German president quits after Afghanistan row
Germany's president Horst Koehler said Monday he was stepping down with immediate effect, in a surprise move after criticism of recent comments he made about the country's mission in Afghanistan.
"I am resigning my post as federal president with immediate effect," Koehler, 67, whose job is largely ceremonial, said in Berlin.
"It was an honour for me to serve Germany as president," a visibly emotional Koehler told reporters with his wife at his side.
He said he had already informed Chancellor Angela Merkel of his decision.
"I thank the many people in Germany who have put their trust in me and supported my work. I ask for you to understand my decision."
Koehler came under fire for saying that an export-reliant country like Germany occasionally needed to defend its economic interests by preventing regional instabilities like that in Afghanistan.
Such regional instabilities "certainly have a negative impact on us through trade, jobs and income," Koehler told German radio on May 22.
"I regret that my remarks about an important and difficult issue for our country could lead to misunderstanding," he said.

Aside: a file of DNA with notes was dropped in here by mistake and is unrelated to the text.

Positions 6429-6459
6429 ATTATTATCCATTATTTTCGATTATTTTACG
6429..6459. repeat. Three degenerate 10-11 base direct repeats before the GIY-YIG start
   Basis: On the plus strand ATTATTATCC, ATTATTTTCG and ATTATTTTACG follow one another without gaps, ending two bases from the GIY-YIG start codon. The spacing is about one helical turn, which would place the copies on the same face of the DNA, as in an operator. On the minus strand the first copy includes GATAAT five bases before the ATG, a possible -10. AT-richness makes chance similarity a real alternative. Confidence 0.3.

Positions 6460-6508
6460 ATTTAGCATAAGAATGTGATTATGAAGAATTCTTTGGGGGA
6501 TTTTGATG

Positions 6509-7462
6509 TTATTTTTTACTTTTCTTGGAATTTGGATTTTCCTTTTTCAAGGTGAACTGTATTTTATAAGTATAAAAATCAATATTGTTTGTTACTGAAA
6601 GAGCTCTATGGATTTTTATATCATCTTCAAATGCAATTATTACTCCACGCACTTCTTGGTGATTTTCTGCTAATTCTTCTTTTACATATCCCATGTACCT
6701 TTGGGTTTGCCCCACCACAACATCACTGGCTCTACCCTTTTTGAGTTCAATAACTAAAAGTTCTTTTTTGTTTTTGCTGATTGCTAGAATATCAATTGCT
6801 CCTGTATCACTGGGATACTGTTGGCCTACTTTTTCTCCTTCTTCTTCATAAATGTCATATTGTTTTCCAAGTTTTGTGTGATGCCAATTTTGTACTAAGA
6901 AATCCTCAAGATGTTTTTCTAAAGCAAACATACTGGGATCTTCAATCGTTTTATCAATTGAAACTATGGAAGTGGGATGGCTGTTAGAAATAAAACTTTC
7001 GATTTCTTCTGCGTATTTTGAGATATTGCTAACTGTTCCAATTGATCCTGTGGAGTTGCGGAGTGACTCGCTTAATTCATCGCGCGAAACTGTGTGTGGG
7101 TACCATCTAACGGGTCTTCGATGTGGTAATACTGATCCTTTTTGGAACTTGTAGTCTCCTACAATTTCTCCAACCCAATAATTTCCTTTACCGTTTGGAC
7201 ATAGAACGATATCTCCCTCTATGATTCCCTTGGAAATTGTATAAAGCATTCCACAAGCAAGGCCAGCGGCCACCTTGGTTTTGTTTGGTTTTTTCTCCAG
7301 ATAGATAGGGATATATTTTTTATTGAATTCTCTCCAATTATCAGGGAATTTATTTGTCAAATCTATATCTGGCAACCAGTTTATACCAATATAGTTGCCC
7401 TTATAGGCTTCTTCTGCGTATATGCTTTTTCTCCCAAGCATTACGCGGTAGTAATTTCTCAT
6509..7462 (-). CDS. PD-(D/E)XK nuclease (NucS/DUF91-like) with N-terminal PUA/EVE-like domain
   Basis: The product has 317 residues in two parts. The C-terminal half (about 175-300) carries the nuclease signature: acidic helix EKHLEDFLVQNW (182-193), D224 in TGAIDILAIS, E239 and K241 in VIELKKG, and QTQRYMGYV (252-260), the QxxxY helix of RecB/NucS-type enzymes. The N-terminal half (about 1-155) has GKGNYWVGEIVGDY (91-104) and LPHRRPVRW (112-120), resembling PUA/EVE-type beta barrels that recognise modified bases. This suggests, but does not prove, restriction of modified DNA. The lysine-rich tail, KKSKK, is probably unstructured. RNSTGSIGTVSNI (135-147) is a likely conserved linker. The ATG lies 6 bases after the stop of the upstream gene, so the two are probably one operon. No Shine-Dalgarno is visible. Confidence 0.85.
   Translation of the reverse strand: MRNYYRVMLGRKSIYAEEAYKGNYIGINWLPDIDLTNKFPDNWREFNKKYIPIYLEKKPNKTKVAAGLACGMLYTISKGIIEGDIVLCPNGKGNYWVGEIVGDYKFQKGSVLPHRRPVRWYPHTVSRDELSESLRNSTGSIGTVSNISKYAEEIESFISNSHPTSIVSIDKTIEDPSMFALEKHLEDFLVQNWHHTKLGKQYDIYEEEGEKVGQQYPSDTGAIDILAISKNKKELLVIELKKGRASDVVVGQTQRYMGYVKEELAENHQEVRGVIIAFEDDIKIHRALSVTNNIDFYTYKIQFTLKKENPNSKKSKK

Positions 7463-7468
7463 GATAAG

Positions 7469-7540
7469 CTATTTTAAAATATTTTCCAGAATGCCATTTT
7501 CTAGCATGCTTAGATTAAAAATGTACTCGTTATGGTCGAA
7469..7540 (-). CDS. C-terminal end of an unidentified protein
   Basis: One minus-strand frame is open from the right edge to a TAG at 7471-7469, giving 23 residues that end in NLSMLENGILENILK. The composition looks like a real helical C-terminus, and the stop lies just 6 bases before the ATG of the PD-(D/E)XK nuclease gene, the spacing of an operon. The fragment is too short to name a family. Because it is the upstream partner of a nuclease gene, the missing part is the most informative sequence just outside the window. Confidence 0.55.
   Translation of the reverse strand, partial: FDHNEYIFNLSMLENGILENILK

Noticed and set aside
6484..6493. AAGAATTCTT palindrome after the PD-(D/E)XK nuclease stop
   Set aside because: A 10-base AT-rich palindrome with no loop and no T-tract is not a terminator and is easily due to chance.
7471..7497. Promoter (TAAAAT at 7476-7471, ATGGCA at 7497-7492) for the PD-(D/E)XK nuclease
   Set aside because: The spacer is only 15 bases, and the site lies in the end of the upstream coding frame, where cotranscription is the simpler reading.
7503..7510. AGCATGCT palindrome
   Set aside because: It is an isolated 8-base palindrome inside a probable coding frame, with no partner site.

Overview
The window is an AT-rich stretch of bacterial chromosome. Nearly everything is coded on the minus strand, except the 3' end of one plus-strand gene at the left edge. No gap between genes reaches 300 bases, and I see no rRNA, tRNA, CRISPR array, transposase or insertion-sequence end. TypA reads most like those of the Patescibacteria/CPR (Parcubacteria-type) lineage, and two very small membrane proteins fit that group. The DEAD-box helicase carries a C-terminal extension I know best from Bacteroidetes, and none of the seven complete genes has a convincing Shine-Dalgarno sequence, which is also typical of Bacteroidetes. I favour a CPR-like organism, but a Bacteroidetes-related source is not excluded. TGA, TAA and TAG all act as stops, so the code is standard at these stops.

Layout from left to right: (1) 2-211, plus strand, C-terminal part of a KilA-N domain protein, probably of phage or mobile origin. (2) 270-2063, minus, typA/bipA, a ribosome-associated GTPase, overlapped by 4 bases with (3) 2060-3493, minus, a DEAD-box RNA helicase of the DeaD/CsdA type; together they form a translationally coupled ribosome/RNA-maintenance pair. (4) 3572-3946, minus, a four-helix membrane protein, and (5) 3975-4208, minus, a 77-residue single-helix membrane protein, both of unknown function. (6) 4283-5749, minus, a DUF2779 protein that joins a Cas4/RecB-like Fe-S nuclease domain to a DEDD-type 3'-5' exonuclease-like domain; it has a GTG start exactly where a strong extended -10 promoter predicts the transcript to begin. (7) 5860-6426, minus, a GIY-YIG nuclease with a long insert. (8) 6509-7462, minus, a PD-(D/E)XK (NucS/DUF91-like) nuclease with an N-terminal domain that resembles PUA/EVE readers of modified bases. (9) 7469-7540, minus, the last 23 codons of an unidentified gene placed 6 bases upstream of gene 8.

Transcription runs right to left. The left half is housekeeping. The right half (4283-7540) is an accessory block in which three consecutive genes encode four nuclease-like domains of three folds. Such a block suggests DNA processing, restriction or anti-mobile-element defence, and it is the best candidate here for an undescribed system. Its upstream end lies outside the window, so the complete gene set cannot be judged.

A former managing director of the International Monetary Fund, the popular Koehler was elected to the post of president in 2004 and re-elected in 2009.
Polls show that a majority of Germans are opposed to the mission in Afghanistan.
Koehler said his comments were "misunderstood" and that his remarks were not meant to refer to the mission in Afghanistan, where Germany has 4,500 troops in a NATO-led force tackling a Taliban-led insurgency.
But Wichard Woyke from the University of Muenster told television station NTV that he deserved the hefty criticism because he had spoken out of turn.
"It is not the president's job to get mixed up in political affairs but he did. He should not be surprised that the criticism was so severe," said Woyke.
Under the constitution, the president of Germany's upper house, the Bundesrat, currently Jens Boehrnsen from the opposition Social Democrats, takes over Koehler's duties provisionally.
The president is elected by a special council comprising members of parliament and representatives from civil society. His replacement must now be elected within the next 30 days, according to the constitution.
© 2010 AFP